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[imgcontainer right][img: spyvspy+copy.jpg][source]Mad[/source]Reaching across the aisle? The bomb-throwing tactics of “Spy vs. Spy” are alive and well in Washington, D.C., where politicians would rather play games than solve budgetary and economic problems. [/imgcontainer]
Watch out for fights coming from the Capitol. The Senate versus the House. Republicans opposed to Democrats. And, of course, the most intense battle, Republicans against Republicans.
I grew up with the “Spy vs. Spy” comics from “Mad” magazine. Week after week a white-clad spy would deliver some sort of lethal device (think exploding toilets) to a black-suited spy. The scenarios were always outlandish, and neither character ever really won. It’s that way in D.C. now, except most of spies in combat are wearing Republican Red.
The spy-vs.-spy battle is alive and well on Twitter where there’s a #dontblink campaign to convince those “squishes” (Texas Sen. Ted Cruz’ label for Republicans who lack conservative backbone) to support the filibuster. It’s not going to happen, but it does increase the possibility of a government shutdown simply because Congress is running out of time to meet the October 1 deadline. (The Senate has rules about how much time is allowed for discussion after members vote to end debate.) That means any vote for a temporary budget to fund the government cannot occur until the end of the week, Friday or Saturday. Then it will go back to the House. Perhaps with changes. Senate Majority Leader Harry Reid will send a “clean” resolution to the House, hoping that body will pass it without changes just to keep the doors open. But they probably won’t. Then the process will start again — with the government officially closed. (On Tuesday, Senator Reid announced the measure will only fund the government until Nov. 15, leaving open the possibility of a regular-order budget.)
This is as goofy as “Spy vs. Spy.” And just like the comic strip, there’s no real winner in sight. The games just go on and on.
There is a bigger problem for Indian Country, however. Actually two issues. First, any “resolution” of this crisis is temporary. The same debate will surface again over the debt limit in a couple of weeks and then again when this continuing resolution expires. The House bill only pays for government operations until December 15. So, even if the Senate’s shorter version passes, the whole mess will repeat.
The second issue is that neither the House nor the Senate is ready to remove the sequester from the spending bill. That means that the budget will continue to shrink for the federal government — and tribes, schools, clinics, any agency that relies on appropriations.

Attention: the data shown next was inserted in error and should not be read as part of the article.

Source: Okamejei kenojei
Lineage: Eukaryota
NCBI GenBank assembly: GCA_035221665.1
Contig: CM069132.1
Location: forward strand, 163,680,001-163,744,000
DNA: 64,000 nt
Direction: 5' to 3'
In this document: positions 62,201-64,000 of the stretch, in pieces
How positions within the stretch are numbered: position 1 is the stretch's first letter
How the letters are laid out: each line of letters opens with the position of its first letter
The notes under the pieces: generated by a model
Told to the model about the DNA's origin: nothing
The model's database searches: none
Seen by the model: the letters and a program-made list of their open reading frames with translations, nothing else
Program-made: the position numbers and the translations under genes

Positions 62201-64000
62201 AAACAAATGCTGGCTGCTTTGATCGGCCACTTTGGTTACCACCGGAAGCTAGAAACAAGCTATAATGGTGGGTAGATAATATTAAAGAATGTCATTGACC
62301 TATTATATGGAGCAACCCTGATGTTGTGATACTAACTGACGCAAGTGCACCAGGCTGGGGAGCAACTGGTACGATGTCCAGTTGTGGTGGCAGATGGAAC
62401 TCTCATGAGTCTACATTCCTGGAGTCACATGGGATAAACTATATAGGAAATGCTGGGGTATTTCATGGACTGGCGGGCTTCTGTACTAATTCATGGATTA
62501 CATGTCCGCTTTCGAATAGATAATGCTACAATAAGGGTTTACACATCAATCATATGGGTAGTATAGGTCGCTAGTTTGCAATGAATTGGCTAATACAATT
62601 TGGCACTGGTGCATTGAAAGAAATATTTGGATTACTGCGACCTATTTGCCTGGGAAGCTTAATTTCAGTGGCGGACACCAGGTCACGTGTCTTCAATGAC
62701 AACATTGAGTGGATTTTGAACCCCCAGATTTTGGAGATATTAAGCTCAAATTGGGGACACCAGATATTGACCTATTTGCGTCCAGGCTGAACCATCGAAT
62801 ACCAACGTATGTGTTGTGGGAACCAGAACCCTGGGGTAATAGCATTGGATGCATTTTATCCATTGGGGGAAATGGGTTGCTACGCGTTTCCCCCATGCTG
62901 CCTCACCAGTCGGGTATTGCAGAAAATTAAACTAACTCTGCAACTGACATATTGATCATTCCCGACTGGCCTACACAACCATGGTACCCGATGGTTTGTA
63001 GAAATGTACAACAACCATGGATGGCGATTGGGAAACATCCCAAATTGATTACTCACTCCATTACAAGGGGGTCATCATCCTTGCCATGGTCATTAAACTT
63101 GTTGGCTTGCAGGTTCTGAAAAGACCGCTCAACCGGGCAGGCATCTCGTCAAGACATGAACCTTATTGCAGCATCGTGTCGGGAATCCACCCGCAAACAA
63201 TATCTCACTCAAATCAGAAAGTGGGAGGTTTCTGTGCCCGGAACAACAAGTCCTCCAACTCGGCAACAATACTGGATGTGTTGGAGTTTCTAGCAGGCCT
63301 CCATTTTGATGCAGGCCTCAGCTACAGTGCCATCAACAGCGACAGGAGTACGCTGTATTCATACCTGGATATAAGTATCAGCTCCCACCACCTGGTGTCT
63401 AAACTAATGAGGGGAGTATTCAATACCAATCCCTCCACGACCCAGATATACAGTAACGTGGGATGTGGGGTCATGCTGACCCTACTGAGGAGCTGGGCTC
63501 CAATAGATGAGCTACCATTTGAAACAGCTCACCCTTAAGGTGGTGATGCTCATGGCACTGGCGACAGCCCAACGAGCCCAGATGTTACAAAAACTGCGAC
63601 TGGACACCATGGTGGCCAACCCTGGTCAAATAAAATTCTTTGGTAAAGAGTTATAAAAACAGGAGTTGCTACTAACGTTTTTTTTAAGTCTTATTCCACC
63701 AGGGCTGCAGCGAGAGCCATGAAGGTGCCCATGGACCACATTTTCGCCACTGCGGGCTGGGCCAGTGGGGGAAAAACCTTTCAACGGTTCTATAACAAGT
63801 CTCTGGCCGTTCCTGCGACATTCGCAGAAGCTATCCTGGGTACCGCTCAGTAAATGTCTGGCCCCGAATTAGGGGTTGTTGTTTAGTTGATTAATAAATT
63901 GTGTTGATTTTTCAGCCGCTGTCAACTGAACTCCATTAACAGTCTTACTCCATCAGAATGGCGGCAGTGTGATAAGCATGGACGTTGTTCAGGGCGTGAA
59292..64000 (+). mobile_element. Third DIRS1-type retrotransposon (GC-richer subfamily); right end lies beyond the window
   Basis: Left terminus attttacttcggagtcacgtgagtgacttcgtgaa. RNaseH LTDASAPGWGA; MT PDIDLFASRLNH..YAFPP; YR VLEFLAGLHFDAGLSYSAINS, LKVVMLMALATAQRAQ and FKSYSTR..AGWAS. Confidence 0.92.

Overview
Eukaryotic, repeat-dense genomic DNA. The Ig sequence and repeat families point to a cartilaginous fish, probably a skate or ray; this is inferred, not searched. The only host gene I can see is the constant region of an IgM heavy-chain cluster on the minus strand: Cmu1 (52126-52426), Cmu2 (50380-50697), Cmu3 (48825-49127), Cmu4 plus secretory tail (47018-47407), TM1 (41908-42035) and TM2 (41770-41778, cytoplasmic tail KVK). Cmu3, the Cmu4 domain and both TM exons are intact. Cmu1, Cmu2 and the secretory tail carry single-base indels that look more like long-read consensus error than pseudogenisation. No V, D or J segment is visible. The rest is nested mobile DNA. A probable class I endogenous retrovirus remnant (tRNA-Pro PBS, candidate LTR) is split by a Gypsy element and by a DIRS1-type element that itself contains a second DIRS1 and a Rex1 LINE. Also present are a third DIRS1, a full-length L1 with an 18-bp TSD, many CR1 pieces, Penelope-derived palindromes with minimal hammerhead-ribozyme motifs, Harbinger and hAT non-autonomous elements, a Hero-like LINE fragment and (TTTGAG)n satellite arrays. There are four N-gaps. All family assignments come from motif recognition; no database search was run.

Ideally the House would have sent over its budget bill — and then the Senate would have added dollars to key programs, such as those that benefit Indian Country, and negotiations would have begun. But the focus on the Affordable Care Act has made time the enemy. To avoid a shutdown, the Senate’s leadership is trying to send back to the House a bill that might quickly pass.
[imgcontainer][img: schooldistricts.jpg][source]American Association of School Administrators. Reservation boundaries added by National Congress of American Indians [/source]Indian Country is more dependent on federal funding than other local governments. The map shows the percentage of local school-district funding that comes from federal sources. The darker the blue, the higher the percentage. Tribal lands are outlined in red. (Click the map enlarge it.) [/imgcontainer]
The sequester has reduced federal spending for domestic programs by 17.8% compared to 2010 levels (including adjustments for inflation), according to a report from the Center for Budget and Policy Priorities. That means the sequestration cuts in 2014 will total $109 billion, evenly split between Defense Department and non-defense programs. “Congress should not ignore the significant funding gaps in critical public services on the non-defense side of the discretionary budget,” say the report’s authors, Joel Friedman, Richard Kogan and Sharon Parrott. “Congress should replace sequestration with a sound package of balanced deficit-reduction measures that take effect as the economy strengthens.”
But debate is not even occurring; the entire conversation is about the Affordable Care Act and what it will take for Congress to keep the doors open.
This past spring, the National Congress of American Indians said the U.S. Congress should find a way to hold Indian Country harmless from this round of budget cuts. “The sequester cuts pose particular hardship for Indian Country and the surrounding communities who rely on tribes as employers, where the recession struck especially hard,” said the report, A Call to Honor the Promises To Tribal Nations in the Federal Budget. “Tribal leaders urge Congress to protect the federal funding that fulfills the trust responsibility to tribes in the face of difficult choices.”
The list of programs affected by the sequester are in every corner of Indian Country, on reservations, in Alaska villages and in urban centers. It ranges from health-care delivery to education at all levels, representing a basic federal investment in the future (and in fulfilling solemn promises).
But the sequester isn’t even being debated. Congress is too busy playing “Spy vs. Spy.”
Mark Trahant is the 20th Atwood Chair at the University of Alaska Anchorage. He is a journalist, speaker and Twitter poet and is a member of The Shoshone-Bannock Tribes. You may join the discussion about austerity on Facebook at www.facebook.com/IndianCountryAusterity.